Microsoft donates image-matching tools to fight child porn trafficking

Microsoft said it is joining the battle against child pornography by donating to law enforcement agencies advanced image-matching technology that helps track child pornography online and locate its traffickers.

The company said it would make Microsoft PhotoDNA software available at no cost to law enforcement agencies to support their child sex-abuse investigations.

The software, developed by Microsoft Research and Dartmouth College, creates a unique signature for a digital image, akin to a fingerprint, which can then be used to find other copies of the image online.


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Microsoft and Facebook already use PhotoDNA, which was originally developed to help find and report images of child pornography that cross through their online services.

Since then the firm has worked to make the tools more widely available to law enforcement, with the intention of speeding investigations and limiting the exposure of investigators to the corrosive effects of viewing images of abuse.

Bill Harmon, the associate general counsel of Microsoft’s Digital Crimes Unit, called child pornography a “massive problem,” noting that since 2002 the National Center for Missing & Exploited Children has reviewed more than 65 million images and videos of child sexual exploitation reported by law enforcement.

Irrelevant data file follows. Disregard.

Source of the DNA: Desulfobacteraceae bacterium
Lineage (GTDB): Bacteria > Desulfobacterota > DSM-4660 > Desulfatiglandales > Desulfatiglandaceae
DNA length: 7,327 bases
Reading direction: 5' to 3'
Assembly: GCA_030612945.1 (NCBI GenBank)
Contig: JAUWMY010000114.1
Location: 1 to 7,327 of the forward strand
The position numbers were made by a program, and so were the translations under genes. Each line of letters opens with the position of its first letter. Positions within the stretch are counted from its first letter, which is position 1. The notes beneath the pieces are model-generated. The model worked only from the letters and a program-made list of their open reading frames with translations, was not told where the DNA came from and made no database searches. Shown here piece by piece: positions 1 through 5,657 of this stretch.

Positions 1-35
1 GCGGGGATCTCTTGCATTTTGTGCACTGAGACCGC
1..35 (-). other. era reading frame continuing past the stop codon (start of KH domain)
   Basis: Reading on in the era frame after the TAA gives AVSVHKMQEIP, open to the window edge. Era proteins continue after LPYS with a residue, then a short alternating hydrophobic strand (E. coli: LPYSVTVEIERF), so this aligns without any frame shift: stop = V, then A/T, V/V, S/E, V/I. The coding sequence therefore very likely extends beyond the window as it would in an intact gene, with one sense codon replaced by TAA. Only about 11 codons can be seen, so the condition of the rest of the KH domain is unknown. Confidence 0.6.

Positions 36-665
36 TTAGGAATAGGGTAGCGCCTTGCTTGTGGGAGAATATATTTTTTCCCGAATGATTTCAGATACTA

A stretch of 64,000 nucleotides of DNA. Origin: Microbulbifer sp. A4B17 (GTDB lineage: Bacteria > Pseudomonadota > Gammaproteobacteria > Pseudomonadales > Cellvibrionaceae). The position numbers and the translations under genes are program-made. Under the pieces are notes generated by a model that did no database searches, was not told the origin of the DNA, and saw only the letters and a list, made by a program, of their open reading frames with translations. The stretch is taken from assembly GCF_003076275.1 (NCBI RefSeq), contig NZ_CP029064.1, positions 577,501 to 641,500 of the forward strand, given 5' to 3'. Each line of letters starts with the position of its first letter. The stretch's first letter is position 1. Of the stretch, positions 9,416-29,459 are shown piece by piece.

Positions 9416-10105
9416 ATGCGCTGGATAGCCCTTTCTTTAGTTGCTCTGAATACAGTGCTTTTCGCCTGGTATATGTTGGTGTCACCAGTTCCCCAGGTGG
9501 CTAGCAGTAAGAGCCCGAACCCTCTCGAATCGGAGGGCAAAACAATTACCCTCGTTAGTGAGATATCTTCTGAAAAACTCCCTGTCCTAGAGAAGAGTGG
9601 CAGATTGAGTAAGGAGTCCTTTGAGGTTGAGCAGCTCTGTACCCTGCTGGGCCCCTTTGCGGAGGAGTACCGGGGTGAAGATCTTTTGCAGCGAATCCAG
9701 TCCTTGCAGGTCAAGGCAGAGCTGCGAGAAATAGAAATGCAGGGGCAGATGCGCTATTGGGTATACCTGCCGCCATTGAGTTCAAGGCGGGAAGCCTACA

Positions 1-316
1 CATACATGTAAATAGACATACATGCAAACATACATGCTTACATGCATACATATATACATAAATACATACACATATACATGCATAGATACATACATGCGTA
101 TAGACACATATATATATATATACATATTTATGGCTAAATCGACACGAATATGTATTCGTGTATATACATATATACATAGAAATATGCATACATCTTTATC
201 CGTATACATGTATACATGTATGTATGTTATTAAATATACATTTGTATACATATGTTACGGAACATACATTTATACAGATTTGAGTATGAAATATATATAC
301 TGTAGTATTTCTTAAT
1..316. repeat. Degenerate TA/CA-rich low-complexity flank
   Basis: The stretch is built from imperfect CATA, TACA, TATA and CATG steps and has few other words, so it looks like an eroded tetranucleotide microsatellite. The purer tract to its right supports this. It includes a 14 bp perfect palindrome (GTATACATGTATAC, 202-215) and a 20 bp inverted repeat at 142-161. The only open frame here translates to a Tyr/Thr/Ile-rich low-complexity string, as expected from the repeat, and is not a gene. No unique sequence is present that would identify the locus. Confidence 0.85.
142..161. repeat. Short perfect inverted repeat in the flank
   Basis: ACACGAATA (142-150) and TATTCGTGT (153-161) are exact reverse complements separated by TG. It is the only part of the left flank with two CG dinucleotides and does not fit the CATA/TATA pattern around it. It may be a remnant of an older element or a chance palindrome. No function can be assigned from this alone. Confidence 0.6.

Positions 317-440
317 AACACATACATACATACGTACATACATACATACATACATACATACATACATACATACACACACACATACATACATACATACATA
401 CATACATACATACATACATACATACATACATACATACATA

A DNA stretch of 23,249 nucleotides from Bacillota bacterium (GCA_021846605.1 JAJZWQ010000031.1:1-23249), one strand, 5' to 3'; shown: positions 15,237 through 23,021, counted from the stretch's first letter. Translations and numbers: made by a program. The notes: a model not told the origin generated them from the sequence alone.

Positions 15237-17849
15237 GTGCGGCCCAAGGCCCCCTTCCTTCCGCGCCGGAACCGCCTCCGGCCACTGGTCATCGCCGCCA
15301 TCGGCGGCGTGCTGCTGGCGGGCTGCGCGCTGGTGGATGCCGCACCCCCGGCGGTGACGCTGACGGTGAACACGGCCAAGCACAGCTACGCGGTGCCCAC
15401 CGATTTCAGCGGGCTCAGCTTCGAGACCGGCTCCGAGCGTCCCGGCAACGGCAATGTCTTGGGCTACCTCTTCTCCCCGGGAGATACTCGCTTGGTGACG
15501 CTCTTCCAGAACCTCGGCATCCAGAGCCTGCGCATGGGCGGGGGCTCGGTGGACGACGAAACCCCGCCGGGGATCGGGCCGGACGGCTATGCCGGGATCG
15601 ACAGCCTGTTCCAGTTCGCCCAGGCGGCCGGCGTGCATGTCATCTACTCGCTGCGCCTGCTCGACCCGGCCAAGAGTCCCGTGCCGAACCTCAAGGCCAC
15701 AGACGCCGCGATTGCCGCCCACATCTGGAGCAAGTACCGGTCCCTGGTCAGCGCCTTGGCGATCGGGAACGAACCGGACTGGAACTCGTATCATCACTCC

“We simply cannot allow people to continue trading these horrifying images online when we have the technology to help do something about it,” he wrote in a blog post.

PhotoDNA will be available to law enforcement through a new version of NetClean Analyze, a tool already used by law enforcement worldwide, and the Child Exploitation Tracking System, a global law enforcement program for child-pornography investigations.

Law enforcement agencies capable of managing PhotoDNA source code integration themselves can license it directly.

About the Author

Paul McCloskey is editor-in-chief of GCN. Follow him on Twitter: @Paul_GCN.

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